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Hugo Chavez, R.I.P. - Leader Broke Venezuela Out of America's Imperial Orbit, Threw Neoliberal 'Economics' in the Trash

Hate crimes against perceived Muslims, which jumped 50% in 2010 largely as a result of anti-Muslim propagandizing, remained at relatively high levels for a second year in 2011, according to the FBI’s new national hate crime statistics.

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JUAN GONZÁLEZ: Yeah, Greg Wilpert, what about these issues that Michael Shifter raises of the increasing crime rate in Venezuela—I’m not sure that Caracas is yet at the level of the place of my birth, Puerto Rico, in terms of crime rates, but it certainly has escalated dramatically—and the inflation situation and the unsustainability of the economic model that Chávez has developed?

GREGORY WILPERT: Well, I mean, I obviously disagree, as well, that I think it’s definitely sustainable. Venezuela, for example—I mean, people keep mentioning the inflation. True, it’s very high, but it’s lower than it was in the pre-Chávez years. It averaged 50 percent per year in the two presidents before Chávez. And he brought it—Chávez brought it down to around 20 percent in these last couple years. The average, I think, is around 22 percent per year. So that’s a decent achievement for an oil-producing country that basically earns its foreign currency in oil and funnels it back into the social programs, into the economy. And that, of course, generates inflation. But as long as incomes rise faster than inflation, it’s not really that big a deal. I mean, it’s a hassle, it’s a problem, but it’s not unsustainable.

The other thing is, I think that certainly crime is an issue, and it is a serious problem. I think it was basically based on a miscalculation on the part of the government. They believed that once you get poverty down, crime would go down by itself. And they didn’t do enough to actually make sure that there’s enough police, a decently functioning judicial system. And that’s really one of the big areas where a lot more needs to be done. But other than that, really, I think that, like I said, economically and socially, there’s been tremendous achievements in the last couple of years.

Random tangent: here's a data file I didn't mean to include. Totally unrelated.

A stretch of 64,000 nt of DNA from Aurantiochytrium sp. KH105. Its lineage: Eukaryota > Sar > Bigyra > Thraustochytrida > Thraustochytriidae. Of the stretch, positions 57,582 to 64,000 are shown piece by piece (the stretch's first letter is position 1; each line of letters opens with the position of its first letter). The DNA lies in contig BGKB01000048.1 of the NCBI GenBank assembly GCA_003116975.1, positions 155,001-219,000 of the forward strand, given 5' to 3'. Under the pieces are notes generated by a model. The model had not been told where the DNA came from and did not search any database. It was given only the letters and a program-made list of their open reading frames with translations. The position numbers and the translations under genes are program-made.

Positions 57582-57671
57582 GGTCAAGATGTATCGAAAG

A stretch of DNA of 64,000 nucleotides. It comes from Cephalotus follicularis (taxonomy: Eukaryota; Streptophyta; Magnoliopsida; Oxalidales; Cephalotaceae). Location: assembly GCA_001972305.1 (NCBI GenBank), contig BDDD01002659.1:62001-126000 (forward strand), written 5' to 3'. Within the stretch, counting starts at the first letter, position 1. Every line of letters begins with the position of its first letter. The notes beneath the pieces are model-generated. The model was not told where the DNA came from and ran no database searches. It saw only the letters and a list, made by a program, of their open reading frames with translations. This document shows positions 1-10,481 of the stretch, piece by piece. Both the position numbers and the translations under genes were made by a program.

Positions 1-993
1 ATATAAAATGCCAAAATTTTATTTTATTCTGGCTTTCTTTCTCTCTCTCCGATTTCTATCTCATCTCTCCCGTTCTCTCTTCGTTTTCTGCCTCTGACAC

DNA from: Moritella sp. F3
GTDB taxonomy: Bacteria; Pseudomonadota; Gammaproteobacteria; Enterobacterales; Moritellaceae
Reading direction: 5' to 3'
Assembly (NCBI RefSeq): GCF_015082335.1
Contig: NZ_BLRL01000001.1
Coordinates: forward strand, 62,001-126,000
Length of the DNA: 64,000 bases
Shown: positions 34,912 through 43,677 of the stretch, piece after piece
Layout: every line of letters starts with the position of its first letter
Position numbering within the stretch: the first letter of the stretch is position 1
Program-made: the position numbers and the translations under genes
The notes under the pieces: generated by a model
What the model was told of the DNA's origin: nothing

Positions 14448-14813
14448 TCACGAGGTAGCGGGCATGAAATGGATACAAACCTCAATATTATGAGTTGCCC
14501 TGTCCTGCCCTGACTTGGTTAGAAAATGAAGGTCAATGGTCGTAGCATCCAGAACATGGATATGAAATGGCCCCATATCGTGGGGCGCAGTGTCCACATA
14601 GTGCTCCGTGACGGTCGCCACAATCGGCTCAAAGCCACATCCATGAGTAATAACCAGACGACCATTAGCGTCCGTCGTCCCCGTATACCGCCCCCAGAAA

JUAN GONZÁLEZ: And, Miguel Tinker Salas, I’d like to ask you about the issue of oil and the importance of oil in Venezuela to the Chávez revolution. But first, I’d like to play a clip of an  interview that we did back in 2005 when President Chávez was here for the United Nations General Assembly, one of the first televised interviews that he did here in the United States, where he spoke to  Democracy Now! about the role of oil in his country.

PRESIDENT HUGO CHÁVEZ: [translated] So we’re now providing—first we’re ensuring the supply of oil, direct supply of oil from state to state, in order to avoid the speculation of multinationals and traders. They buy gasoline in Venezuela, and then they go to a Caribbean country and they charge double. So we are selling the products to the states directly. We are not charging for freight. We assume the cost of freight. But apart from that, this discount is not of 25 percent. It goes to 40 percent of the total. And this money will be paid back in 25 years’ time, with two years of grace and 1 percent interest rates. So, if you make all of the mathematical calculations, the donation percentage is almost 70 percent, because it’s a long-term adjusted 1 percent. So what Venezuela’s doing is supplying 200,000 barrels of oil to the Caribbean and other Central American and South American countries, such as Paraguay, Uruguay and smaller nations in South America—200,000 millions of barrels. If you apply calculations, mathematical calculations, by 1.5 percent of our GDP—1.5 percent of the GDP is devoted to this cooperation—it means that we are financing these sister nations that next year will reach $1.7 billion a year. In 10 years, it’s $17 billion. It’s a way for us to share, to share our resources with these countries.

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